An Early Start

Sliding doors first appeared in the late 1800s as open-track and flat-track systems for barn and stable door applications. The systems were dangerous, as the trolleys were prone to unseat from the track.  Later, in the 1930s, the enclosed box track was invented, which improved safety by greatly reducing unseating events.  Post-World War II, thin, aluminum frames became widely popular in homes thanks to the advent of bottom rollers and advances in fabrication techniques. Keeping the doors on track was and is a problem that has long persisted with residential and lower end commercial applications however.

A New Sliding Door

By the early 2000s, the lines between home and work began to blur.

Office and commercial spaces increasingly looked to homier aesthetics for inspiration. Commercial workspaces, particularly in the influential technology industry, began to be reimagined to provide wide ranging amenities: comfort, novelty, and visual appearance became much more important design factors as companies competed for valuable talent based in part of the quality of their office environments.  Bringing the sliding door concept into commercial spaces certainly made sense from a design and space-efficiency standpoint as well as aesthetics, and thus it became an important part of the reimagined modern workplace.  

The sliding doors design easily translated into workspaces looking for a modern edge and were easier to manipulate and maneuver than swing doors. Critically, these doors played well in the new open-office environments that favored wide open desk spaces and smaller private offices and small meeting rooms and/or flexible spaces. Doors swings could eat up valuable real estate in areas like phone rooms and collaboration spaces, and sliding doors offered a useful and modern feeling solution.

First Generation Sliding Doors

However, use was limited, as first-generation sliding doors offered less than desirable functionality in more stringent settings like healthcare facilities, offices, schools, and more. While the doors were eye-catching, they had some limitations.  Architects were naturally hesitant to specify sliding doors for these commercial applications because they did not function as well as was desired.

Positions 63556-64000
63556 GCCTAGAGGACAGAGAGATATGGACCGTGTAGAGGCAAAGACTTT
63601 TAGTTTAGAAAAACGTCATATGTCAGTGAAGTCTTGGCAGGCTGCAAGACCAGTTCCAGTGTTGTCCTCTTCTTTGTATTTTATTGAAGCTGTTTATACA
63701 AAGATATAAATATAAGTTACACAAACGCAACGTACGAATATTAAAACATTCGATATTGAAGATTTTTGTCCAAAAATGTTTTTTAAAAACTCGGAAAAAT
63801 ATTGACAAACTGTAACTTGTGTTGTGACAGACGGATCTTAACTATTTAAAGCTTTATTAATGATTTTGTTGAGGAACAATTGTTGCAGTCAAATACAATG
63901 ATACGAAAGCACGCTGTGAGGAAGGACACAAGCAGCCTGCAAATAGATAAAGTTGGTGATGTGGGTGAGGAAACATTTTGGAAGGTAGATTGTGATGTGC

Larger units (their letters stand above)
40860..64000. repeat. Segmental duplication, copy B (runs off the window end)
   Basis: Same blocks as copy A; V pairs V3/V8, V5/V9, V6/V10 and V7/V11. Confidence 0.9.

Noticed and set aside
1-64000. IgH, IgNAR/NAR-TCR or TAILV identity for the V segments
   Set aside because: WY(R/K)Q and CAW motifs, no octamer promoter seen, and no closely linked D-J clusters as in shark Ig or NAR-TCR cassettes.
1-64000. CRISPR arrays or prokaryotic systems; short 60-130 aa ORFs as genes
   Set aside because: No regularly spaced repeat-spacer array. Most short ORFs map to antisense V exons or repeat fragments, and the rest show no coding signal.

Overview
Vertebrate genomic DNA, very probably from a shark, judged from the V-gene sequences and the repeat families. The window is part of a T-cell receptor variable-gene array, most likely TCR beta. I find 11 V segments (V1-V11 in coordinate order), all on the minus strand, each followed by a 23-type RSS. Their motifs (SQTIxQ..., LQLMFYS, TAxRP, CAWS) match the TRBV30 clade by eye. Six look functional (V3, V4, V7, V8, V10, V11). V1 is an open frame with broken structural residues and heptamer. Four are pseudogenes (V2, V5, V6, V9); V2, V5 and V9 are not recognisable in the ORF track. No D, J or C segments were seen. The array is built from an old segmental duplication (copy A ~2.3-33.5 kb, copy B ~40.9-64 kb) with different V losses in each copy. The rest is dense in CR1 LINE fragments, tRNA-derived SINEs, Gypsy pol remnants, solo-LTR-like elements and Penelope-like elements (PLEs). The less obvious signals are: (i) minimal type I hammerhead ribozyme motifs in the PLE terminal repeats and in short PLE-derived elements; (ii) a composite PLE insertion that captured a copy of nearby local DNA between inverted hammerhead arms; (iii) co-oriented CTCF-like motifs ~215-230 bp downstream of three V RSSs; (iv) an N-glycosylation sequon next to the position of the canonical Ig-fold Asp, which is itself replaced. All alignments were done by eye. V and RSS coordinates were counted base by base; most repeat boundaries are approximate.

• Lower sound ratings
  • Limited design
  • No fire safety
  • Inconsistent quality

Next Generation Sliding Doors

Thanks to technological advances and a focus on satisfying the specific needs of commercial projects, next generation interior sliding doors have grown to address these critical occupant health, safety, and welfare needs while still maintaining high design. The sliding door systems meet occupant privacy needs from both visual and sound perspectives, clearance and hardware guidelines and offer the design and security features demanded by contemporary spaces.  These ADA compliant doors can come with an optional automatic sliding door feature and there are also optional fire rated slidng doors.

  • Soft closers for reduced maintenance and closing force
  • Tested acoustical performance on par with swing door assemblies (up to NIC 39)
  • Perimeter frames designed for easy cleanability and to protect the wall opening
  • Commercial grade hardware solutions and access control integration
  • Available with automation packages
  • Options for 45 minute fire-rated applications 
  • Smoke rated solutions and options for clean room or pharmacy environments

 

Sliding door systems continue to improve making them an ideal choice for a variety of building types, including those with specialty requirements.

 
acoustic visualization

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